At this point you are eligible to become a Chartered Member of the RIBA. This gives you access to a wide range of services and benefits, and entitles you to become part of, and have influence over, a national and international network of architects.
Where can I study?
Alternative routes to qualification
Preparing for interviews
Preparing your portfolio
Architectural studies differ from many other subjects and courses. Most of your studies will be based in the studio for design work, tutorials and 'crits' (critiques). The crit, a common term in art and design education, is where you present your design project work to tutors (and other students), who provide feedback. You will also attend lectures and computer-aided design tutorials, have essays to write, site visits to go on and visits to buildings and places of interest.
Some schools provide opportunities for hands-on building projects, others offer specialist areas of study or have developed strengths in particular disciplines - for example, sustainability, town planning, technology or management. Skills in problem solving and team work are also developed through project work.
The approach to architectural education differs between schools so you should thoroughly research available courses to see what suits you and your interests, as well as your qualifications, before applying. Try to attend the open days or the degree shows (student exhibitions) of the universities you are interested in. Open days are a great time to ask current students and tutors lots of questions about the course. The degree shows allow you to examine the work of graduating students and usually take place from late May to early July. They will give you an excellent idea of the focus and orientation of work in a particular school.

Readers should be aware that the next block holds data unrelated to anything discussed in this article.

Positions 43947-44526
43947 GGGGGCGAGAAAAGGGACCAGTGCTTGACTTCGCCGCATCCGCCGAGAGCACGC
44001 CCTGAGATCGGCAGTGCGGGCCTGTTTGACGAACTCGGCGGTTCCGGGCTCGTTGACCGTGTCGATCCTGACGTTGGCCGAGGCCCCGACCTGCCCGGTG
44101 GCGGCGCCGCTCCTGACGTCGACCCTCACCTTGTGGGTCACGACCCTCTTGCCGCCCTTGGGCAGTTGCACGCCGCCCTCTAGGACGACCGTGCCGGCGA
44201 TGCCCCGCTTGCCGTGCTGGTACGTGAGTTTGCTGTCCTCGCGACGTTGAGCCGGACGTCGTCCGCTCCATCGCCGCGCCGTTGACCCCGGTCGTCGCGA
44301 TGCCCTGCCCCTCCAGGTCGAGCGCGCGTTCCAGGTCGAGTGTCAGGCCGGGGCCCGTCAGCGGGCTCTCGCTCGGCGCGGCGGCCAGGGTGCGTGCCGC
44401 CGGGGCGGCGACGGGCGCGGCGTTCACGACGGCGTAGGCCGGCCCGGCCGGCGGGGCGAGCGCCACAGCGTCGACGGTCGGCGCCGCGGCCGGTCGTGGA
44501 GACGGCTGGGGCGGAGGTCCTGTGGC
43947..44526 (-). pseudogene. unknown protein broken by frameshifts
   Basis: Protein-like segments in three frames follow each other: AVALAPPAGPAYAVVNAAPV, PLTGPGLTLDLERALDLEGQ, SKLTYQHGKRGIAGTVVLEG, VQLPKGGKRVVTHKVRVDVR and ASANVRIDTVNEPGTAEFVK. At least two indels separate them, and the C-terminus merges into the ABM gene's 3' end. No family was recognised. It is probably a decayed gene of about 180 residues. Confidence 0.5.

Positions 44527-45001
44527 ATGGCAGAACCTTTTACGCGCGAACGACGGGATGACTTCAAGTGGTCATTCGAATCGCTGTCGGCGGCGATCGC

Architecture is a wide-ranging discipline based on a large body of design, technical and professional knowledge, in which students develop a high level of skill. The training prepares students to make sound professional judgements in difficult, often pressurised situations. It is a long course because turning knowledge into ability, through successive design projects over the duration of the course, is a lengthy but exciting process.
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The RIBA currently validates courses at over 40 schools of architecture in the UK. The entry requirements and the set-up of the validated courses vary from school to school. You are advised to contact individual schools of architecture to ascertain their specific entry requirements, as well as their course structure. That way you will be able to find out which schools are suitable for you to apply to, and which schools appeal to you.
Find out more about RIBA validation
The RIBA does not rank schools or issue a list of 'best schools'. The RIBA visits and recognises courses at schools of architecture every five years. Therefore, if a course is recognised by both the RIBA and ARB, it has met the UK's minimum required standards.
The best way to find out if a course will suit you is to read the school's prospectus and website carefully, ask questions about course content and structure, and visit the school on an open day or at the end-of-year degree show. That way you can find out what sort of work the school produces and get a sense of the place where you may choose to study.
You may also like to consult general sources of information about higher education in the media, such as the websites of The Guardian, The Times, The Independent, the Architects Journal or Building Design.
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Many subjects studied at school and college are relevant to architecture, giving you the flexibility to choose the subjects you are strongest in and enjoy. Ideally, you should have gained a broad secondary education encompassing a mixture of arts and sciences. Although it is not always necessary to study art, you should enjoy drawing freehand and have an interest in design and making 3D work; most schools will require you to present a portfolio at interview.